Another way to look at Africa’s economic failure is to compare the growth performance with New Zealand. In 1960, New Zealand was still among the richer of the advanced countries of the world. Nowhere in Africa had estimated per capita incomes more than about half of New Zealand’s (South Africa and Algeria), and most had incomes not much more than a tenth of New Zealand’s.  As readers know, over the subsequent decades we have been among the worst performing of the advanced countries.  So beating New Zealand’s growth record over the decades since 1960, should have been easy.  But of the 25 African countries for which the Conference Board database had data (in PPP terms), only 7 did.   Taken as a whole, the continent couldn’t even manage to make gains relative to the advanced country laggard New Zealand.  Of the 18 east Asian countries in  the Conference Board database, every single one grew faster than New Zealand over the period since 1960.   Looting by Africa’s leaders is far from the only story, but at very least it was symptomatic of the wider failure –  as well as being morally inexcusable.

Official looting isn’t, of course, confined to post-colonial Africa. It is mercifully rare in New Zealand, but in the course of my holiday I stumbled on an extraordinary example from the early days of settlement,  In Nelson, we stayed in Blackmore Cottage, (the warmer version of) a house first built in the early 1850s for Edward Blackmore, who had been appointed by Governor Grey as Collector of Customs and sub-treasurer in Nelson.  The owner was keen to tell us the story.  Blackmore had started by lying about his qualifications –  claiming an Oxford degree when he’d done no more than qualified to matriculate (never even attending) – but that was just the start.  He appears to have collected customs duties (at the time, the bulk of regular government revenue other than land sales) and simply never passed the revenue to the government.  At the time, it appears, people appointed customs collector had to provide sureties or guarantors, but Blackmore never provided these either.  Questions were soon asked, repeatedly, but the mails were slow, and it appears that Governor Grey himself took Blackmore under his wing (when senior public servants started pursuing him).  By the time the incident came to a head a year or two later, Blackmore owed the Crown around 2000 pounds.   That mightn’t seem like much, but total customs revenue for the entire country in 1855 was 105000 pounds.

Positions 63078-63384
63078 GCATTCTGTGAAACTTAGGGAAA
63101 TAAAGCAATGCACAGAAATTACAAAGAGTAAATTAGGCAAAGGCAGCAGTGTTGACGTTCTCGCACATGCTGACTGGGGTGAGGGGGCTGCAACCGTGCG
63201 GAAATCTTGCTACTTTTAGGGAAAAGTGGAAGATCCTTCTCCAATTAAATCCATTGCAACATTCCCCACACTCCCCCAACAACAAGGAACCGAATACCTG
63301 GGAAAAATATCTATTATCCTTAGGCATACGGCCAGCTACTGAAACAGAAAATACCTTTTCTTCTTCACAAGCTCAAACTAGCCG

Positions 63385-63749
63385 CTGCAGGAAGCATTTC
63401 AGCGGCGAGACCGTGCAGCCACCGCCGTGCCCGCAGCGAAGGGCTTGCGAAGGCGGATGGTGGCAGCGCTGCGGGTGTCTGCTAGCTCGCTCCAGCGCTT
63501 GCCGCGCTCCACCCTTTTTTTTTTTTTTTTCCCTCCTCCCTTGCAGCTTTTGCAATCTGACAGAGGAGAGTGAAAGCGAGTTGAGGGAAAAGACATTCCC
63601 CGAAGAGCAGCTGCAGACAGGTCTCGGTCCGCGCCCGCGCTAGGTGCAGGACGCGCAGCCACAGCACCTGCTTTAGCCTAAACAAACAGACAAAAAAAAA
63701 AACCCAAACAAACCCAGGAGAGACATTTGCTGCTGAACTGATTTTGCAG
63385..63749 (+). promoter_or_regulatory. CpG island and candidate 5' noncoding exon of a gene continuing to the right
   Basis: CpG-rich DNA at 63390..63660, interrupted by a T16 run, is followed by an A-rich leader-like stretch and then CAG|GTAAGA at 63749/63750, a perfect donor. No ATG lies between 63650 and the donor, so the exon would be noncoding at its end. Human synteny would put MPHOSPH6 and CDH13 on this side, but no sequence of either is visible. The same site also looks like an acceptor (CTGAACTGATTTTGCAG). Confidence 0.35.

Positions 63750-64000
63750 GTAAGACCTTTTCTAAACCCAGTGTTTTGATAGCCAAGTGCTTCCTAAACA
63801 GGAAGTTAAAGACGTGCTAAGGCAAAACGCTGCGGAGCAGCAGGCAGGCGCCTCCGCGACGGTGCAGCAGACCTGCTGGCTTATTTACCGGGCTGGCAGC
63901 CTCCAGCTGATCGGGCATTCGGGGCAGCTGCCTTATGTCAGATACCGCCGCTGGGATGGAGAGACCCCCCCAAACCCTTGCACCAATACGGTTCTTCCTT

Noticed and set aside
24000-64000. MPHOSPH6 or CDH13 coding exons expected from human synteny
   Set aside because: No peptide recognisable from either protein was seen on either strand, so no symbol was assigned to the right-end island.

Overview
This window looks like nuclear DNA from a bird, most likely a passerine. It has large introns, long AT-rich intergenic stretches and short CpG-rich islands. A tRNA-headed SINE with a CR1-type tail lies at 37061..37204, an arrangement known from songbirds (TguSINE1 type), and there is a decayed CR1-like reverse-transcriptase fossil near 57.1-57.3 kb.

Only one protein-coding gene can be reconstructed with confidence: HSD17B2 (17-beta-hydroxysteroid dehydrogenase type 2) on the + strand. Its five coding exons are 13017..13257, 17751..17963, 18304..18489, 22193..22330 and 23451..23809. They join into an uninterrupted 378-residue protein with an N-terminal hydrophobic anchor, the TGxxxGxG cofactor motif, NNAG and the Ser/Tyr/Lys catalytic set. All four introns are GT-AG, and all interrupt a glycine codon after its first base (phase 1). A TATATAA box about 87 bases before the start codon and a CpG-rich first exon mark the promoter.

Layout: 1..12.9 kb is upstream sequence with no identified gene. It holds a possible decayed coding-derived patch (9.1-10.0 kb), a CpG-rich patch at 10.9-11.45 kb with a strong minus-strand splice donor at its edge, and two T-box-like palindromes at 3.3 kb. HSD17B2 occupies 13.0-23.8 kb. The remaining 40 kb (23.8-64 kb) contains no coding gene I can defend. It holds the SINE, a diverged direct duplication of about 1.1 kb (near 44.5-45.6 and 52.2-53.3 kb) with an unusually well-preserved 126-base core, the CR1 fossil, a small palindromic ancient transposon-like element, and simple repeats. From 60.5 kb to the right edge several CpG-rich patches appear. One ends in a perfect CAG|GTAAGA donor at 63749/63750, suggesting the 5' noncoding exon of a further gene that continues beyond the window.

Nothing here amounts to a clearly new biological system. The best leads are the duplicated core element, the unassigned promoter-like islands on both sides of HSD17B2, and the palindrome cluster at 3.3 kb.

No one seems quite clear what Blackmore did with the money, but it was probably failed business ventures.  He’d even bought a couple of islands.  But whatever he did with it, there wasn’t much left by the time things came to a head.  You might suppose that he’d have been arrested and served a considerable prison sentence –  defalcation is no trivial crime. But, astonishingly, there were no legal consequences at all.   Instead, someone in the Nelson community apparently gave Blackmore ten shillings, and took over whatever assets were left, apparently with the intention of liquidating them and paying any proceeds to the Crown.  Ten shillings (or perhaps it was in addition to the fare) seems to have been enough for the Blackmore family to leave for Sydney, whence the law did not pursue them.  Blackmore was, reportedly, no more successful in Australia, running for a time (before it failed) a private school, at which two of Australia’s earliest Prime Ministers were educated.